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From: Simon Richter (Simon.Richter_at_[hidden])
Date: 2005-06-09 20:07:01


Caleb Epstein wrote:

> Sockets are not files, and I think to treat them identically, and
> build a library assuming that iostreams is the lowest level interface
> anyone could want to use is folly. There are large, measurable,
> performance trade-offs associated with iostreams compared to C stdio
> operations on every platform I have encountered, and similarly when
> compared to the low level system read and write (or send/recv) calls.


I can see your point now.

Probably something like this would work (still using the class names
I've used so far):

There is a base class, impl that provides an abstract interface with
lots of socket API calls, but all of them take strings as arguments.

This class is subclassed for each address family, implementing the
string -> AF specific args conversion and providing AF specific calls.
This class also owns the file handle.

A wrapper class around a pointer to impl can allow construction of local
impl variables with cleanup.

A socket_streambuf wraps around an impl*, providing buffering.

The socketstream class uses socket_streambuf.

That gives three application layers. I think the manager can be taught
to deal with any of them, so you get a select()/WFMO() wrapper as well.

I wonder whether it would make sense to provide generic (non-socket)
nonblocking I/O features here as well, for example terminal or GUI I/O.

>>What would be really needed in iostreams would be some sort of
>>transaction interface that would allow me to abort insertion and
>>extraction mid-way. It may be possible to emulate that using putback,
>>and I think this will be the way to go here.

> Now the iostreams approach is starting to sound pretty complex, isn't it?

Yes, but still needed IMO. I expect that the majority of applications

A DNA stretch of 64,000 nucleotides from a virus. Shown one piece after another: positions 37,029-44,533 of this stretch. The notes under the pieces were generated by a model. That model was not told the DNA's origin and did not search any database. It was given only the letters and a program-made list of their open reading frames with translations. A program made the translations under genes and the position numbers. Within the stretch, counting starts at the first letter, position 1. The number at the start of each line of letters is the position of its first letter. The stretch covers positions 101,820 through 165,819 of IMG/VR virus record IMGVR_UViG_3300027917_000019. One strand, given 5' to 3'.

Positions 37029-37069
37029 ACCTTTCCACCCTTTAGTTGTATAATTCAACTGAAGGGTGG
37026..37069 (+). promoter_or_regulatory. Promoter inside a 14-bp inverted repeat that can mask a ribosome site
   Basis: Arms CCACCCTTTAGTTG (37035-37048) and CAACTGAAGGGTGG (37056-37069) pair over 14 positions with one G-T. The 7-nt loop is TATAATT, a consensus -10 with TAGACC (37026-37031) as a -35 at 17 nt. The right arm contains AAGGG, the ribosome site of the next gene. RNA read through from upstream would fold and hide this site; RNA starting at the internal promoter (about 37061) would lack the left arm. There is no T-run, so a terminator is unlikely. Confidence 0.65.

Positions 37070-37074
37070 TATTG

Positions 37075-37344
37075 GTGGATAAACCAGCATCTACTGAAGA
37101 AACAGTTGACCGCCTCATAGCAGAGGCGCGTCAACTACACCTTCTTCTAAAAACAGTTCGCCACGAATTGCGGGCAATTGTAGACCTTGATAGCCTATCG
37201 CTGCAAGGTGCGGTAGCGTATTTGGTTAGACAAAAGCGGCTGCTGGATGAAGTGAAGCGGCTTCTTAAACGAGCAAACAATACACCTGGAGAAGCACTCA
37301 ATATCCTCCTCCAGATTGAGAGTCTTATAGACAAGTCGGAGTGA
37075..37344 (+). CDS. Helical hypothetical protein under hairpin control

will require formatting/parsing and non-blocking I/O for two or three

> I'm not sure I understand your point here. Are you saying you can
> implement non-blocking IO with a C++ iostreams interface? Perhaps its
> do-able, but your code would end up not really looking like "normal"
> iostreams any more. You'd have to insert checks between each << or >>
> operation, and figure out where you left off if you got a short
> read/write. This isn't terribly developer-friendly.

For <<, it is pretty easy: If the write buffer is filled to a certain
extent, a callback will be invoked whose task it is to throttle the
application, for example by telling the socket layer that the next write
will fail() before the first byte is written, so you won't lose sync.
Then you are back with normal iostreams error handling, with the added
twist that your error handler can find out that someone has pulled the
emergency brake and attempt to recover. This is not mandatory, the app
may just give up the stream, which is default behaviour.

For >>, it is nearly the same, just that you are supposed to instantiate
a "txn" object before you start to extract, and when your parser changes
state and has consumed the chars and will not go back, you call the txn
object's commit function to tell the streambuf that it can discard the
characters. When the txn object is destroyed without either explicit
commit() or rollback(), the stream goes bad(). A special
istream_iterator could wrap this.

> Again, this sounds quite complex to me. Why not live with an
> iostreams interface that is blocking-only?

Because that is severely limited. It will not even allow me to write a
simple interactive application that uses the network.

> Why should EWOULDBLOCK be treated as an EOF? I really think this is
> trying to fit a square peg - non-blocking sockets - into a round hole
> - iostreams.

>From an iterator standpoint, it is the end of the sequence. That there
is a possibility that you can pick up again later does not matter to the
algorithms that take iterators.

It might be interesting whether coroutines could be of any use here
later on.

> I think we should implement C++ sockets first, and then iostreams on
> top of those.

Yes, I see what you mean. They are basically implemented, all that needs
to be done is to make the API public.


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